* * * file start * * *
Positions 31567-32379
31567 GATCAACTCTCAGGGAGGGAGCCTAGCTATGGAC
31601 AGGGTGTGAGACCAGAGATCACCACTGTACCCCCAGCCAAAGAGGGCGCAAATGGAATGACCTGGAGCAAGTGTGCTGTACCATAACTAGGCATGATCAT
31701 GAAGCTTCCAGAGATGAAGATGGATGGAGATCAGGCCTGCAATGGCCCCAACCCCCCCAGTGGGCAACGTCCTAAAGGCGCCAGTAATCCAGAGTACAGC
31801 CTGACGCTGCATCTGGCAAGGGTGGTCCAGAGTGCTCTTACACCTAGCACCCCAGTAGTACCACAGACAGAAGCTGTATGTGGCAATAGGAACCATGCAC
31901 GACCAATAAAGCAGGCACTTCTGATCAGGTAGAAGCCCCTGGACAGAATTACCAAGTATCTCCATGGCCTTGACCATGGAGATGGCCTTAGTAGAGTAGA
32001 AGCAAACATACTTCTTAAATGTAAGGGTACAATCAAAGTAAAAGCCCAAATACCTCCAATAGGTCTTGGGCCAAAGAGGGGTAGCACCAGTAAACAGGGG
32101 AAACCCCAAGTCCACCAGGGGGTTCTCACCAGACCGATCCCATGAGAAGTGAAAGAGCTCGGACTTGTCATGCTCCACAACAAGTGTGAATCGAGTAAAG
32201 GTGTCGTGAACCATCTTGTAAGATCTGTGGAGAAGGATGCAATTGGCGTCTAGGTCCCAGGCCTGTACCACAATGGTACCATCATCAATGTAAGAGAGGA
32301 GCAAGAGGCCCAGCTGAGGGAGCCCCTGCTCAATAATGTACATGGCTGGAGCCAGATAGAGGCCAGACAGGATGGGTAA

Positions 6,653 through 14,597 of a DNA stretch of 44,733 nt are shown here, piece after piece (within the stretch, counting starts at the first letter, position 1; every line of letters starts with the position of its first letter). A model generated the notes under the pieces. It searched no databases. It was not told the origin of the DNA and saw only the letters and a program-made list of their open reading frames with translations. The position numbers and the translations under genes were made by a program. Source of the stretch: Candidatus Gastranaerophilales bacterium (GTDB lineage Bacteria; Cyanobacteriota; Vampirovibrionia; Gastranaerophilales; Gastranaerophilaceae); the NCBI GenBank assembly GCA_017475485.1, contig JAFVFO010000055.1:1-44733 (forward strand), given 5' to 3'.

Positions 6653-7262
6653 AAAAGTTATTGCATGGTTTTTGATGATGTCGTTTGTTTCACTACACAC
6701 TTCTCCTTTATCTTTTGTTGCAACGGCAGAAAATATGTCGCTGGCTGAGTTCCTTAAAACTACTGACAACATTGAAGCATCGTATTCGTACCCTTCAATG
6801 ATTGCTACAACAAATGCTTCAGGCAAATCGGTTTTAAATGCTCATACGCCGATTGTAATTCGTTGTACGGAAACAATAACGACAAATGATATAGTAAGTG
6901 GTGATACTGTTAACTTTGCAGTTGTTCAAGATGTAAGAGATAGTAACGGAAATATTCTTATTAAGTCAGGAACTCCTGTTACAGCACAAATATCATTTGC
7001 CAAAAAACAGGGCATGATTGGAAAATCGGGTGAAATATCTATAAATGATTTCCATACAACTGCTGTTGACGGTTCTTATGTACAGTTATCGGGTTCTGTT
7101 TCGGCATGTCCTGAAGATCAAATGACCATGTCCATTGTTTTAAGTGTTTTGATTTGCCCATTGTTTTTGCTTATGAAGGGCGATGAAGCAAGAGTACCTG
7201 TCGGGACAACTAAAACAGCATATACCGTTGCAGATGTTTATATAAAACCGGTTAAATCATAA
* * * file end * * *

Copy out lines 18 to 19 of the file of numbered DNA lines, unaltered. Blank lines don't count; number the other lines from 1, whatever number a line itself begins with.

7101 TCGGCATGTCCTGAAGATCAAATGACCATGTCCATTGTTTTAAGTGTTTTGATTTGCCCATTGTTTTTGCTTATGAAGGGCGATGAAGCAAGAGTACCTG
7201 TCGGGACAACTAAAACAGCATATACCGTTGCAGATGTTTATATAAAACCGGTTAAATCATAA